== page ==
Thinking about how you’d keep up with your financial responsibilities if you couldn’t work due to illness or injury isn’t the most fun thing to think about. 

But unfortunately, as most of us know only too well, life doesn’t always go according to plan, so it’s important to consider what sort of financial safety net you have in place in case something goes wrong.

A worrying number of people don’t have any kind of protection in place, leaving them with little financial resilience if they fell ill. Few of us are fortunate enough to be able to manage without an income, so having an adequate financial safety net can provide valuable peace of mind.

Here’s what you need to know.

What is a financial safety net?

A financial safety net is a blanket term for a set of measures you can put in place to protect your finances from life’s uncertainties, whether that’s an unexpected tax bill, a car breakdown, or not being able to work.

Financial safety nets look different from person to person but they can be a combination of all sorts of financial products including savings accounts and insurance policies. We cover the different types of financial safety nets in more detail below.

Why is having a financial safety net important?

Having a financial safety net is an important step in building financial resilience, so you’re better able to manage unexpected situations or emergencies.

Few of us would be able to manage our finances for very long if we lost our income and unfortunately, as we get older the likelihood of not being able to work because of illness or injury increases, so having measures in place to soften this blow can be incredibly useful.

A safety net can be especially useful when living costs are high, as they are at the moment, as many people’s disposable income will be taken up by additional costs. This can often mean that people are less able to manage unexpected costs or loss of income. 

Unfortunately, this is particularly true for people aged 50 and over, 46% of whom said that they didn’t expect to have any disposable income this year, according to research carried out by wealth manager Quilter. This number suggests that large numbers would find themselves in financial difficulty if their income stopped.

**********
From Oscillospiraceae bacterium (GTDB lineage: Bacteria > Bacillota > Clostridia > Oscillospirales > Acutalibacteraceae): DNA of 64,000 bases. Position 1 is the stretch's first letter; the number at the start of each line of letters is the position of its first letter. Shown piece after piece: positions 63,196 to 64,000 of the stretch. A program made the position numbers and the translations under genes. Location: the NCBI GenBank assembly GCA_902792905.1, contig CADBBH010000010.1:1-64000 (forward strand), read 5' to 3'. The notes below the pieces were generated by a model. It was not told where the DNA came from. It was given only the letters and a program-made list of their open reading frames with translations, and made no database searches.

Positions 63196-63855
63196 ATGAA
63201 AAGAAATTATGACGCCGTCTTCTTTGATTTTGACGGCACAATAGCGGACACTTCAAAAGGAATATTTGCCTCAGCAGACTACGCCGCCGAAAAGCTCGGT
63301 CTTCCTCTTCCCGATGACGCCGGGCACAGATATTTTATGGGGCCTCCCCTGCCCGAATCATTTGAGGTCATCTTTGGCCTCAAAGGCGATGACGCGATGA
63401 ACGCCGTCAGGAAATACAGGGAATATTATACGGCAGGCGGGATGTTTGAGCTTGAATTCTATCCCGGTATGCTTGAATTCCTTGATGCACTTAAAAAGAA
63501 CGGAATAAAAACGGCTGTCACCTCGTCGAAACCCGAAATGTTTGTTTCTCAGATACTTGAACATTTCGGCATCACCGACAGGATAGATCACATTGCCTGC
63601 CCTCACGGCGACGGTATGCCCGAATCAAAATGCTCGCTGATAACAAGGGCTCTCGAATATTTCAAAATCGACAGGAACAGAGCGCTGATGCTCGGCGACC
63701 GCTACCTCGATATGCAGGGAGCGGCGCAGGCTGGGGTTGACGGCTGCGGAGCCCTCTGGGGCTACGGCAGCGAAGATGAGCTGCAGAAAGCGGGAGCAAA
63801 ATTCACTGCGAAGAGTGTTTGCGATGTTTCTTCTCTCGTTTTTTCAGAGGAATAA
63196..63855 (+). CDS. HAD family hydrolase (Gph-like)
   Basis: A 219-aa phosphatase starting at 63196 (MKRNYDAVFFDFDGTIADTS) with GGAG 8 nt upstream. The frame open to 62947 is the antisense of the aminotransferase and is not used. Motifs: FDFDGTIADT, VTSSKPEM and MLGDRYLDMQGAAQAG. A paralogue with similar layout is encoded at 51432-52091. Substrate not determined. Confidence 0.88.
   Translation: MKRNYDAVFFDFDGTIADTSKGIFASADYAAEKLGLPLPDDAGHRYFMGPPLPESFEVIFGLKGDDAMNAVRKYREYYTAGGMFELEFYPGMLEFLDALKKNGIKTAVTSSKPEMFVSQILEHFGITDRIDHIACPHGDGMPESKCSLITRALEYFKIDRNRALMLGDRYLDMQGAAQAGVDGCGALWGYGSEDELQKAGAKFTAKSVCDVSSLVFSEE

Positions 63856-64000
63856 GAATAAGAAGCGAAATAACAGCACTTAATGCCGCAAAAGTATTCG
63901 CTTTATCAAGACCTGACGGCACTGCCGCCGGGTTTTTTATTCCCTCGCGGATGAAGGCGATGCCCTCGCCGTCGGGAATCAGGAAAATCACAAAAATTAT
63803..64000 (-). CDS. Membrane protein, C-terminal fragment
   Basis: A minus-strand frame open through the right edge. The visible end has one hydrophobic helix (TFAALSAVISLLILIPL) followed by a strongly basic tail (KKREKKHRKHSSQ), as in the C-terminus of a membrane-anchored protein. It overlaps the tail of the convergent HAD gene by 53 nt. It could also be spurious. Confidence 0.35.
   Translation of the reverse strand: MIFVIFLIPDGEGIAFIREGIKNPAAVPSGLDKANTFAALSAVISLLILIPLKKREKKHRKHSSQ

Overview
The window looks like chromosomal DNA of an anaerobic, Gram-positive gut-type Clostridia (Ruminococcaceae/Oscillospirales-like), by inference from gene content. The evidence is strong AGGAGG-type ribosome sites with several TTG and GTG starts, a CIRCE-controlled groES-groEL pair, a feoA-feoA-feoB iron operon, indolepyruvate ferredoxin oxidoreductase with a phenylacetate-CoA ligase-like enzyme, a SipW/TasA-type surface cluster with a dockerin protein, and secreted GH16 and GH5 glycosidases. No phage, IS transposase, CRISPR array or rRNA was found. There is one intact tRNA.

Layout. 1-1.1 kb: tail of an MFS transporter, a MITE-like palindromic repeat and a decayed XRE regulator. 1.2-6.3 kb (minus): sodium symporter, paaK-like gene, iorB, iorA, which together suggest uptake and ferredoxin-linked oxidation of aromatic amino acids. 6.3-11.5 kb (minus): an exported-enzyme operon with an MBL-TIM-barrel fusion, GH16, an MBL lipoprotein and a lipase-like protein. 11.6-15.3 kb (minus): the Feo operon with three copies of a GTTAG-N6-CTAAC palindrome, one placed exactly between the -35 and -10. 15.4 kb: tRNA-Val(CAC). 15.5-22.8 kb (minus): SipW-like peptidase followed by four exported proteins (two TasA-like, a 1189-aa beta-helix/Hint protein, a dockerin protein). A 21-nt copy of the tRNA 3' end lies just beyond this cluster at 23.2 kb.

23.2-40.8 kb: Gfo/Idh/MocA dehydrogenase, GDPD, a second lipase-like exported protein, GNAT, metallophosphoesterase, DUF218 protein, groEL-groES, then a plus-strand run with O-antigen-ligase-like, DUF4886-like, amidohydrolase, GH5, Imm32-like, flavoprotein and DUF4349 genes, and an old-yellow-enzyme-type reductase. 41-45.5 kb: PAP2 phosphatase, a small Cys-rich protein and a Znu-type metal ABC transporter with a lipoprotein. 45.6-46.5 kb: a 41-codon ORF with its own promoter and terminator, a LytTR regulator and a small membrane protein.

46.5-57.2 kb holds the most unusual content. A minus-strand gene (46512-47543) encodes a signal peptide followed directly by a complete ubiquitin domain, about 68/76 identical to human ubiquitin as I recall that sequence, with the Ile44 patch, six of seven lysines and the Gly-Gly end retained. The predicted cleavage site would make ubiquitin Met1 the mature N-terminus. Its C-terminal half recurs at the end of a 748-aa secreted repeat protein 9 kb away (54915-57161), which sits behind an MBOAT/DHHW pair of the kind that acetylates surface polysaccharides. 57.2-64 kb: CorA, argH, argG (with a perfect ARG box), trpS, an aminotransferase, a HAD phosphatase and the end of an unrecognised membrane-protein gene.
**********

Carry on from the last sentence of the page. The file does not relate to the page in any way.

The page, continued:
Of course, when money is tight it might feel impossible to put aside any money for another rainy day, but even a few pounds each month can add up to a decent sized nest egg eventually.

What are the different types of financial safety net?

There are numerous approaches you can take to building a financial safety net, but generally, most people’s will include either savings accounts or insurance policies, or a combination of both these:

Savings accounts

Experts usually recommend trying to save three to six months worth of income as an emergency fund to fall back on. The type of savings account that people choose often depends on their goals, and as long as the account you choose offers a competitive interest rate and the features and flexibility that you’re after, there’s no right or wrong. 

Two popular types of savings accounts for creating a rainy day fund are instant access savings accounts and notice accounts with a short notice period.

As the name suggests, instant access savings accounts are popular as you can access your money quickly if you ever need it. Some people, however, find an instant access savings account is a little too tempting to dip into, so a notice account with a short notice period, or one which limits the number of withdrawals you can make, can be a good option too.

While interest rates are starting to fall on some savings accounts, there are still some great rates available. You can discover current best buys in our articles Best instant access savings accounts and What are the best notice savings accounts?

Insurance policies

There are several types of protection policy that you can take out as part of your financial safety net, including:

Life insurance

More than half (63%) of homeowners and around a third (29%) of renters have life insurance in place, according to insurer Royal London, making it one of the most common insurance policies that people have.